Defendant had an absolute right to a change from the county, inasmuch as he stood charged with first degree murder, but when he failed to file within the time prescribed, his right to the change was subject to the rules relative to belated filing. Not only did his motion fail to disclose any reason for the late filing, but the evidence failed to show any valid basis for the change.
(2) A directed verdict of acquittal can only be given where there is a total lack of evidence on some essential issue, or where there is no conflict in the evidence *339 and it is susceptible of but one inference, and that inference is in favor of the accused. Bash v. State (1970), 254 Ind. 671, 262 N.E.2d 386; Hardin v. State (1964), 246 Ind. 23, 201 N.E.2d 333, 202 N.E.2d 164; Warren v. State (1963), 243 Ind. 508, 188 N.E.2d 108; State v. Patsel (1960), 240 Ind. 240, 163 N.E.2d 602.
The record presents nothing more than conflicting evidence. The State introduced eyewitnesses who testified they saw the defendant shoot the deceased, Echols. There was also evidence that the defendant fled the scene and that later, when apprehended, he led an officer to a gun and some cartridges. Although the defendant questions the testimony of the physician who performed the autopsy, the evidence was sufficient to withstand a motion for a directed verdict without it.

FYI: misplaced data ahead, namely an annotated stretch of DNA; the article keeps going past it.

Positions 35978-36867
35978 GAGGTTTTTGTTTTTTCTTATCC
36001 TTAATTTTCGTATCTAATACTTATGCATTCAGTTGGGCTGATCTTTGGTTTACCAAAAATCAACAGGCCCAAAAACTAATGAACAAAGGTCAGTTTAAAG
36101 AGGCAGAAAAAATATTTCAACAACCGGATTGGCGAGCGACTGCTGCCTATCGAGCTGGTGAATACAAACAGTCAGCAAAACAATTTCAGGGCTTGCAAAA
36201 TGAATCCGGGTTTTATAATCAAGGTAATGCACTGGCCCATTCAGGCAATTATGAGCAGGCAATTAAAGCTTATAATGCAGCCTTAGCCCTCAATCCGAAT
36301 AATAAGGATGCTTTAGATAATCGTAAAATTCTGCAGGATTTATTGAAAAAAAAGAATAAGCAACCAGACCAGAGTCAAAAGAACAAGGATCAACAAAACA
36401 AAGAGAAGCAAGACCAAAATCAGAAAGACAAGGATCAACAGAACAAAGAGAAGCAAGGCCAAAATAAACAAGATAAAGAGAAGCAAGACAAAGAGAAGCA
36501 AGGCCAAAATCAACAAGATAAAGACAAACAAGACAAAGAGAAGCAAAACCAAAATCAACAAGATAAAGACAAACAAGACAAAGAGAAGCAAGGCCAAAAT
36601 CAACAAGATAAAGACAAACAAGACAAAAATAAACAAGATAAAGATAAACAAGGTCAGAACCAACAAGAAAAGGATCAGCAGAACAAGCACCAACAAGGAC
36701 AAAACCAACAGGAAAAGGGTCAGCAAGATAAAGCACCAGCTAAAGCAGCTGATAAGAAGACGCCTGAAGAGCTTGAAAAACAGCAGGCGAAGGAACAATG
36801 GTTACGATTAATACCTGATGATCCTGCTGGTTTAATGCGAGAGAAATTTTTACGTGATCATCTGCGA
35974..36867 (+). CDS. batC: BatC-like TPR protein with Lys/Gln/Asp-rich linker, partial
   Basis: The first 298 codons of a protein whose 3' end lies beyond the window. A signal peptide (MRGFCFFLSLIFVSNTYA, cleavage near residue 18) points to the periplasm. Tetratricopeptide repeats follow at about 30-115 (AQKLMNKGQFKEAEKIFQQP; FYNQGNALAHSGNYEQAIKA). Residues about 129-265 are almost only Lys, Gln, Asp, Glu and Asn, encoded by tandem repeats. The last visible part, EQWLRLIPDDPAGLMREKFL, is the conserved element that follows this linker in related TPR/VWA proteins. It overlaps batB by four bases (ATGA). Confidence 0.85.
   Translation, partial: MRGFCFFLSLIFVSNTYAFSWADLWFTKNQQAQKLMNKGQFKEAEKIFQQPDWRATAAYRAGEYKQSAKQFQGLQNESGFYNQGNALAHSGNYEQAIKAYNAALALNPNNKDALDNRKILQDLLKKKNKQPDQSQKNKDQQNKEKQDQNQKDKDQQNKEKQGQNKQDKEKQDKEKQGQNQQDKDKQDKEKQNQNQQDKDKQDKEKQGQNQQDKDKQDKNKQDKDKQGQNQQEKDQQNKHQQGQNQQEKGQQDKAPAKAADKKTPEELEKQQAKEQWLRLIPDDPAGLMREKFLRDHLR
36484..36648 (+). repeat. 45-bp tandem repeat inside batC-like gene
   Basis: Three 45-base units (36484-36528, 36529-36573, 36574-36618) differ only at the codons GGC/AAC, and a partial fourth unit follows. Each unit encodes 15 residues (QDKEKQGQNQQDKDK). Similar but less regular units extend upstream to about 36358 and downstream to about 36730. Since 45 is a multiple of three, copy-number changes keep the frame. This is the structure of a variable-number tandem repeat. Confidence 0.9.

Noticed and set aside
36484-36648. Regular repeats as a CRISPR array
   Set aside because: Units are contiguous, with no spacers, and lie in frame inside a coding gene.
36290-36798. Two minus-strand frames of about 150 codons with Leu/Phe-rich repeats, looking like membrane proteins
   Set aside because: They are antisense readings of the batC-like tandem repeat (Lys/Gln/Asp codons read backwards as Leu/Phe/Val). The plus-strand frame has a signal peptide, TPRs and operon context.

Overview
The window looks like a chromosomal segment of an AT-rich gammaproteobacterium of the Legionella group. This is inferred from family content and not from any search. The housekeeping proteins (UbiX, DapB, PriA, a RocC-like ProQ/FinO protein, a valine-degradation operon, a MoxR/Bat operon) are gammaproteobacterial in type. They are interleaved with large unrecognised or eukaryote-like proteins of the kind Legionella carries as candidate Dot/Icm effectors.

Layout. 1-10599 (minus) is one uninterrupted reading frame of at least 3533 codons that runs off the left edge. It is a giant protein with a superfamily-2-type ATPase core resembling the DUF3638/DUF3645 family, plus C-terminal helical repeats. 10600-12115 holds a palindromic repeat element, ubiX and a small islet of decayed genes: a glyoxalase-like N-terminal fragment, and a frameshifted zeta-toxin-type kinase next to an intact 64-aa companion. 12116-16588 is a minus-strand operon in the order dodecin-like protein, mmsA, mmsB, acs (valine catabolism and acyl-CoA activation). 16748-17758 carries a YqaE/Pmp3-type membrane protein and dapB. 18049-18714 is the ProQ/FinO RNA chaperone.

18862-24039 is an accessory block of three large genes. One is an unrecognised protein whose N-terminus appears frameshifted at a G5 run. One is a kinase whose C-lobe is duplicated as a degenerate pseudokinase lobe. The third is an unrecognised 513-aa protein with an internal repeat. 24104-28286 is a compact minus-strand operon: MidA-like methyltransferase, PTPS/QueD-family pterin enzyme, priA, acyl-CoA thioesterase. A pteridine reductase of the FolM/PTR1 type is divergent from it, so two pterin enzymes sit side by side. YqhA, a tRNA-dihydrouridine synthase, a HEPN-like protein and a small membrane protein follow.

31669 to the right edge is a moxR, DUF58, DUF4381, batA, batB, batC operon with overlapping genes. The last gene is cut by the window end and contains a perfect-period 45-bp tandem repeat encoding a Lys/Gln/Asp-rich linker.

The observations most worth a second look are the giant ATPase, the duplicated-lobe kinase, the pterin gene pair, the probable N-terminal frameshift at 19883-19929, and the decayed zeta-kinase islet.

(3) At the trial the defendant admitted shooting the deceased but claimed that he did so in self defense. The defendant and one Darlene Wakefield testified that the deceased had a knife when he approached the defendant, but other witnesses testified that he had none and that he had made no threatening gestures towards the defendant. Although the State was required to prove the absence of self defense, Banks v. State (1971), Ind., 276 N.E.2d 155; Dorak v. State (1915), 183 Ind. 622, 109 N.E. 771, this burden was carried by its evidence in chief. There was ample evidence in chief that the defendant was the aggressor and did not, at any time, have any basis to believe that he was in danger of death or bodily harm. Although the defendant introduced evidence of self defense, the State was not required to rebut it, but could rely upon the sufficiency of its evidence in chief where it was opposed to the defendant's evidence upon the issue. Under such circumstances, the question is for the jury. Banks v. State, supra; Robinson v. State (1962), 243 Ind. 192, 184 N.E.2d 16.
The evidence and inferences to be reasonably drawn therefrom were in conflict upon the issue of self defense. Quite obviously the jury chose not to believe the defendant's story, and it was within their province to do so.
The judgment of the trial court is affirmed.
ARTERBURN, C.J., and DeBRULER, GIVAN and HUNTER, JJ., concur.